15 June 2010

Jun 15

Reference links:
Old Testament

Ack! Too many characters possess similar names. Bad Bible author, bad! No biscuit. Ahijah prophecies that Jeroboam's son Abijah will die (and he does). Later we read how Abijam rules Judah after Rehoboam. I am guessing that after today, I will have no memory of which one was which.

In any case, back to the plot. Jeroboam send his wife to a prophet (Ahijah) to inquire about the sickness of their son (Abijah). Despite her disguise and the prophet's blindness, he knew that his visitor was Jeroboam's wife. He informed her that God would,
will bring disaster on [Jeroboam's] dynasty and will destroy every one of [Jeroboam's] male descendants, slave and free alike, anywhere in Israel. I will burn up your royal dynasty as one burns up trash until it is all gone. The members of Jeroboam’s family who die in the city will be eaten by dogs, and those who die in the field will be eaten by vultures. I, the Lord, have spoken.’ ... Go on home, and when you enter the city, the child will die.
As usual, this group punishment grates upon modern sensibilities; we just no longer accept that it is appropriate to punish a man's family for his sins.

The child dies, of course. Then Jeroboam reigned in Israel for 22 years. His reign was not a peaceful one, but still, 22 years seems like a long time for someone to rule after a threat from God. In addition, his son Nadab became the next king.

At this point, the narrative gets a bit confusing because the reigns of the kings of Judah are interleaved with the reigns of the kings of Israel. In Israel, we have Jeroboam then Nadab then Baasha. In Judah we have Rehoboam, Abijam, Asa, and Jehosophat. This seems to be a period of frequent, if not constant, war between the kingdoms. As far as we are told, the only one of these kings who followed the ways of God was Asa (although even he was willing to use bribery to get another king, the king of Aram, to break his treaty with Israel and agree to a new treaty with Judah).

New Testament

Today we learn about the devout Roman officer, Cornelius. Spurred on by a vision from God, Cornelius invited Peter to his home. He was given this honor, at least in part, because his
prayers and gifts to the poor have been received by God as an offering
The idea that gifts to the poor count as offerings in this new religion is a nice one. It certainly beats out the Deuteronomic standard where offerings were for the priests.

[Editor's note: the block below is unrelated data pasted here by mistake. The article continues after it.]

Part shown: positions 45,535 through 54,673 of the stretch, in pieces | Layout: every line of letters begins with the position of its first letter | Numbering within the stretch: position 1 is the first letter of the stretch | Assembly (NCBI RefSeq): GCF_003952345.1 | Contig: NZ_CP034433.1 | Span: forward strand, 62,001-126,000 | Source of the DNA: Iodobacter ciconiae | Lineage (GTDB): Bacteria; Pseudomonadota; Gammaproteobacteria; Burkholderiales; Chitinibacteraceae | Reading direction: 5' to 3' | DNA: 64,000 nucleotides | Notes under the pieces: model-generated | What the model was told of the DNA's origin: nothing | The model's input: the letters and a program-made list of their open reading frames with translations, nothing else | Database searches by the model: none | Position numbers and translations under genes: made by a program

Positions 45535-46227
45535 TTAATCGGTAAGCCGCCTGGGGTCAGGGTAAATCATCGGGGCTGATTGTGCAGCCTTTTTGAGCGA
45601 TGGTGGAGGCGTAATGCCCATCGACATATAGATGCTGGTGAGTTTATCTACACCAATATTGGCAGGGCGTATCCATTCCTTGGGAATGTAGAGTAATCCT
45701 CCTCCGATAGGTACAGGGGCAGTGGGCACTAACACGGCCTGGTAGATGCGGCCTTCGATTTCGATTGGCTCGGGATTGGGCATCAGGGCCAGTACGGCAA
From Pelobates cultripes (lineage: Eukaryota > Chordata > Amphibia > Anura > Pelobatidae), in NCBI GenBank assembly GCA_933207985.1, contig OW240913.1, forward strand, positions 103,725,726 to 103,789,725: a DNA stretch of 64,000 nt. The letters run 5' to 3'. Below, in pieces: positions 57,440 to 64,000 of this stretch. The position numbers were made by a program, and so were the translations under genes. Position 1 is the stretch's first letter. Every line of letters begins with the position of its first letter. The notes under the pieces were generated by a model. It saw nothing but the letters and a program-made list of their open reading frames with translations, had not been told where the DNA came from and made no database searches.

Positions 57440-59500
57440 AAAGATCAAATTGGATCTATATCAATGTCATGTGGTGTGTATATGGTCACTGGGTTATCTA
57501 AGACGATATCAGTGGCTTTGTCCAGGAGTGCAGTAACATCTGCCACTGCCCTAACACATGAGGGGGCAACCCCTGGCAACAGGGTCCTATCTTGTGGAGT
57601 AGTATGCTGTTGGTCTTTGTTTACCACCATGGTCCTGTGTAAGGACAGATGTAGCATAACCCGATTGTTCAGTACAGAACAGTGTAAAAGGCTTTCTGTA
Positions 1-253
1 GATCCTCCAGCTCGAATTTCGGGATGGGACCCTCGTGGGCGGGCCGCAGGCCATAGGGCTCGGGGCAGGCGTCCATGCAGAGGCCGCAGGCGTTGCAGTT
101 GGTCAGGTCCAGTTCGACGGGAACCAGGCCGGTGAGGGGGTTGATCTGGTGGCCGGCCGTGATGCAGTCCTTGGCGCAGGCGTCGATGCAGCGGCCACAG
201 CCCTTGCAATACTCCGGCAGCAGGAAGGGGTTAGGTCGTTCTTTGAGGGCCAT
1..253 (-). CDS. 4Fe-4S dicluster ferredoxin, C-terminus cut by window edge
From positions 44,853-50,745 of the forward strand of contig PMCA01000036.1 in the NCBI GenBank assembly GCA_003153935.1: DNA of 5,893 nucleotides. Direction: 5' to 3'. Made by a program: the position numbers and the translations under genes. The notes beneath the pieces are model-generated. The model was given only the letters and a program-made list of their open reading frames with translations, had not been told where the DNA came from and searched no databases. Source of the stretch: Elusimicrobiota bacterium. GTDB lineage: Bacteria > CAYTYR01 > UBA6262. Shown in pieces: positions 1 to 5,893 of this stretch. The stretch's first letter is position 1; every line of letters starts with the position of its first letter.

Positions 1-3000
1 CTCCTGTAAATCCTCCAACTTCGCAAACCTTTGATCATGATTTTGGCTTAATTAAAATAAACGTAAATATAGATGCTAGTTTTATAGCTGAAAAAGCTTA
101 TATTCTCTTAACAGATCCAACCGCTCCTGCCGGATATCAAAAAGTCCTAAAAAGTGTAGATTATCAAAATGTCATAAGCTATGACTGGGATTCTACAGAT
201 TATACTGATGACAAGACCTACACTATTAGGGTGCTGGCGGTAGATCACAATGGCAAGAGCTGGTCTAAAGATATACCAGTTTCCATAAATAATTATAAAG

(That said, we should not fall into the mistake of assuming that Deuteronomic Judaism or the beliefs and actions attributed to the Jews by the authors of the New Testament were representative of actual Jewish belief at the time. At the time of Jesus and his contemporaries, Judaism was a dynamic and changing religion, and many of the ideas that gave rise to Christianity were floating amongst the Jews at the time.)

Back to the plot. Peter accepts the invitation from Cornelius, but not before he has a vision telling him to eat all sorts of things that he considered unclean.
Peter went up on the flat roof to pray. It was about noon, and he was hungry. But while a meal was being prepared, he fell into a trance. He saw the sky open, and something like a large sheet was let down by its four corners. In the sheet were all sorts of animals, reptiles, and birds. Then a voice said to him, “Get up, Peter; kill and eat them.”
“No, Lord,” Peter declared. “I have never eaten anything that our Jewish laws have declared impure and unclean.”
But the voice spoke again: “Do not call something unclean if God has made it clean.”  The same vision was repeated three times. Then the sheet was suddenly pulled up to heaven.
I can tell Peter what this means. It means it's time to go eat some bacon!

Psalms and Proverbs

Short psalm today, but a nice one. The psalmist is reflecting on harmony.
How wonderful and pleasant it is
when brothers live together in harmony!
Harmony is wonderful and pleasant!

The second of today's proverbs is about bribes. It is rather interesting in light of today's reading about Asa. Both that reading and this proverb imply that bribes are not necessarily bad (although I think they are).
A bribe is like a lucky charm;
whoever gives one will prosper!